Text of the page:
For young musicians, “potential” is a weighted word, simultaneously carrying tantalizing hope and the possibility of squandered talent. It may have made sense to use the P-word when local folkstress Haley Bonar first gained prominence at 19, but with the release this week of the fully realized and boldly confident Big Star—produced by Bonar herself—it’s flat-out silly. At 24, Bonar is a fully formed songwriter, at turns brassily defiant and joyfully innocent, and the possessor of a set of pipes that rival Chan Marshall or Lucinda Williams, depending on her mood. Bonar took time to chat with The A.V. Club about Big Star’s birth.
The A.V. Club: Compared to your previous records, there are a lot more ambient sounds highlighted in the mix on Big Star. Was that a product of Tchad Blake’s involvement as a mixer?
Haley Bonar: It’s mostly a result of the musical contributions of the guys I’ve been playing with for a couple of years. Mike Michel really knows how to paint with different colors on the guitar. I feel like every musician that played on it is awesome, and I respect the hell out of them. I didn’t try and give them too much direction. It was the same thing with Tchad Blake. I just kind of handed the record over to him with a few suggestions and knew that whatever he would do would be great.
AVC: Were the songs fully mapped out before you brought them in to the studio?
HB: A lot of them were worked out ahead of time but a few, like “Mayday,” were basically first takes that we ended up liking a lot. I sort of went into the whole process this time having no idea where I wanted it to head, which I think was ultimately a good thing because it kept me really open to new ideas.
AVC: Lyrically, Big Star feels more direct and personal than its predecessor, Lure The Fox. Would you agree?
HB: I think that’s fair. I’m really not good at talking about what my lyrics are about. Compared to my other records it’s definitely written from a more personal and first-person perspective. There’s a lot more “I” in there. But at the same time, a lot of it’s pretty tongue-in-cheek; I wanted to leave some room for interpretation on the part of the listener.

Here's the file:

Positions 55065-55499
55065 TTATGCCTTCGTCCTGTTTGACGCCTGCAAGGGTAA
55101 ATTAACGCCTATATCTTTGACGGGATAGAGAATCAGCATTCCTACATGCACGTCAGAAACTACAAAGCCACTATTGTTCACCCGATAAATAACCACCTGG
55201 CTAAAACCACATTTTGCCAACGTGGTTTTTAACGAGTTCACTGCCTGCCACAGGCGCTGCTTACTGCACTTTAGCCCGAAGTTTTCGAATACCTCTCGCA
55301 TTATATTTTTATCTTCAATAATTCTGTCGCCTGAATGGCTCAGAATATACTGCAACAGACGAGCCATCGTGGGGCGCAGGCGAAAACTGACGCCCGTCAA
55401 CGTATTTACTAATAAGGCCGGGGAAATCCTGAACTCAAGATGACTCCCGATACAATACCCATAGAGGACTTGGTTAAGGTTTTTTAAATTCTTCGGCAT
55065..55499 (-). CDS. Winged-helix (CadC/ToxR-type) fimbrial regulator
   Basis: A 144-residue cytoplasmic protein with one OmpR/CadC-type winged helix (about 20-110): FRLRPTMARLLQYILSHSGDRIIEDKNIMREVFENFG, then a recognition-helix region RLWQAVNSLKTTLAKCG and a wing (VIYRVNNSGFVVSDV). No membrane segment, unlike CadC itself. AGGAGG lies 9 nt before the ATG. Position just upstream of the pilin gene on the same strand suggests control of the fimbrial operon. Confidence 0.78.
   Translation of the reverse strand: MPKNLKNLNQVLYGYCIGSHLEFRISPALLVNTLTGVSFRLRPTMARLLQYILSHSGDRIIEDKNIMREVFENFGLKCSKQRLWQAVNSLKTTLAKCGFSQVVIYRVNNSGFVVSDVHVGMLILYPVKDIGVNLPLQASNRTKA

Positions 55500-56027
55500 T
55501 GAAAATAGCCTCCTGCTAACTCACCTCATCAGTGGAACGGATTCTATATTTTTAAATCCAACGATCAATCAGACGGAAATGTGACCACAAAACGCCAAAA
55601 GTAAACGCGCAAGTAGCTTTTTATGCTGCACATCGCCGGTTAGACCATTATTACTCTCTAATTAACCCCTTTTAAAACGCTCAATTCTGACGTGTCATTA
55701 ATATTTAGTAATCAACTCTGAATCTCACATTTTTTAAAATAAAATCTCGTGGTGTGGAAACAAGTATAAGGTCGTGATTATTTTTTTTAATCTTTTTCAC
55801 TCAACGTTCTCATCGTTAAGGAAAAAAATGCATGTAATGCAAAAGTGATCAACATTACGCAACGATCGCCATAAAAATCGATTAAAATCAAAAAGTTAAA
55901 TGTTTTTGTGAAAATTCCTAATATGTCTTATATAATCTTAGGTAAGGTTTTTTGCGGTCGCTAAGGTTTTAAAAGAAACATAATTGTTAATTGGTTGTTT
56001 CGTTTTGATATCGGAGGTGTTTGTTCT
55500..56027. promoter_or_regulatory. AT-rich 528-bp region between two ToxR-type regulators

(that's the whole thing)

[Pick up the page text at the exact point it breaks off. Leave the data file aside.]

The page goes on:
AVC: Some of the songs on the album deal pretty explicitly with the perceptions surrounding the lifestyle of a musician.
HB: There’s definitely an element of commenting on the music industry in songs like “Big Star” and “Better Half.” They’re sort of broad interpretations of what it’s like to live with music—either being a musician, or just a person who constantly listens. I wanted to look at both the fame and industry side of that equation, and also what it’s like to be an innocent 14-year-old at a punk-rock show who’s just had their mind blown. None of it’s meant to be taken too specifically.
AVC: None of the songs on this record are very long—they jump in, make their point and move on, usually in less than three minutes. That’s a pretty big change from prior records, which usually had some lengthier ballads.
HB: I wish that I could write a song longer than three minutes these days, but my ADD has gotten so bad I just can’t. [Laughs.] I wasn’t even conscious of it and then I got the finished record back and freaked out how short it was. There was never a plan to have it turn out that way. I can’t really worry about it. That’s the way it happened and how it was written—I don’t write 30-minute symphonies. I stopped feeling weird about it after I started listening to Tom Petty’s Full Moon Fever, because that’s a great album where all of the songs are about two minutes long. It helped me realize it’s okay to write short songs.
AVC: You moved to the Twin Cities from Duluth a little over three years ago. Does it feel like home yet?
HB: I’ve lived in St. Paul for three years and I love it. The more I travel and return to it, the more it feels like home. The community of musicians here in the Cities is amazing. It’s so important to have, because if I didn’t hang out with musicians and artists I would just think I was nuts. It helps to be around a bunch of other fucking crazy people who are focused on doing their music. That support of one another is so important, especially when people go out on tours and lose money, or put out records that don’t do very well—you help keep each other afloat. I’ve gotten a sense of the music scene in bigger cities from touring and it’s so much more disconnected. Here it’s just six degrees of separation between everybody. I can go out most nights and get inspired by seeing my friends play music, it’s an electric feeling.